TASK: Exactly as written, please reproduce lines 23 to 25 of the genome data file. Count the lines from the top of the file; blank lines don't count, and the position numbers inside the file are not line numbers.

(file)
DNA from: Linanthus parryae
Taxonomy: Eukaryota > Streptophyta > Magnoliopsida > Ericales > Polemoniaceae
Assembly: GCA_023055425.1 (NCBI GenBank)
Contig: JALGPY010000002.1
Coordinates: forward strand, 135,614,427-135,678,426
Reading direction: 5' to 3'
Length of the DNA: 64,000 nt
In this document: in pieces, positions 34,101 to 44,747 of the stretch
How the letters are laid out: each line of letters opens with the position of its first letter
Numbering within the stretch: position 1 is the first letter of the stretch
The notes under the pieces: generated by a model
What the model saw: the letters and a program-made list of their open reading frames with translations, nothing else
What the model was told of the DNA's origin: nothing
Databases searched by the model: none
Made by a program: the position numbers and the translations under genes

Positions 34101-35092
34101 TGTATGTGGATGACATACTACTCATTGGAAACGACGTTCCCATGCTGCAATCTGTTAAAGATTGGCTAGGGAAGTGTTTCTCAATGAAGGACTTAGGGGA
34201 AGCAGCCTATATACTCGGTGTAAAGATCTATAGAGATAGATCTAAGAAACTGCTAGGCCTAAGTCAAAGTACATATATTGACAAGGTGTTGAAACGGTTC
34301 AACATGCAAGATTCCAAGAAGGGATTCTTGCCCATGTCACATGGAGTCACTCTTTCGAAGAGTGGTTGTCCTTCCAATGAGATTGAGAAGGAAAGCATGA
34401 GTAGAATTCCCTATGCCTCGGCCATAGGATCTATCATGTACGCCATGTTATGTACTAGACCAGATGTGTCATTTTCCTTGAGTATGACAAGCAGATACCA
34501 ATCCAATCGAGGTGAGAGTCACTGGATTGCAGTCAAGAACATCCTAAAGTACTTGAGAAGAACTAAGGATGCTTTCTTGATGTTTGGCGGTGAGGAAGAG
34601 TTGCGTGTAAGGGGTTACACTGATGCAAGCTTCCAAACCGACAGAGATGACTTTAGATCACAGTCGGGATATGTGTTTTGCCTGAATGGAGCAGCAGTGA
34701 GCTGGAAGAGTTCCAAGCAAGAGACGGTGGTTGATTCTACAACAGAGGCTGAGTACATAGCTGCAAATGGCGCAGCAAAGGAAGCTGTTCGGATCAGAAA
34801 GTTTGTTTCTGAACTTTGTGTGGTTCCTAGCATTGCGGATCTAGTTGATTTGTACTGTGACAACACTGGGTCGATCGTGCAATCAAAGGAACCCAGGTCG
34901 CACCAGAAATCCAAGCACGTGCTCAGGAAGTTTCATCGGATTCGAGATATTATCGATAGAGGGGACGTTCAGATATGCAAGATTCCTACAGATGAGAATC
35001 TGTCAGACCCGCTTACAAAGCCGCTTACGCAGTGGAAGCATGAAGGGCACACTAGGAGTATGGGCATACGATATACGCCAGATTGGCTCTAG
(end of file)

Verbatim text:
34701 GCTGGAAGAGTTCCAAGCAAGAGACGGTGGTTGATTCTACAACAGAGGCTGAGTACATAGCTGCAAATGGCGCAGCAAAGGAAGCTGTTCGGATCAGAAA
34801 GTTTGTTTCTGAACTTTGTGTGGTTCCTAGCATTGCGGATCTAGTTGATTTGTACTGTGACAACACTGGGTCGATCGTGCAATCAAAGGAACCCAGGTCG
34901 CACCAGAAATCCAAGCACGTGCTCAGGAAGTTTCATCGGATTCGAGATATTATCGATAGAGGGGACGTTCAGATATGCAAGATTCCTACAGATGAGAATC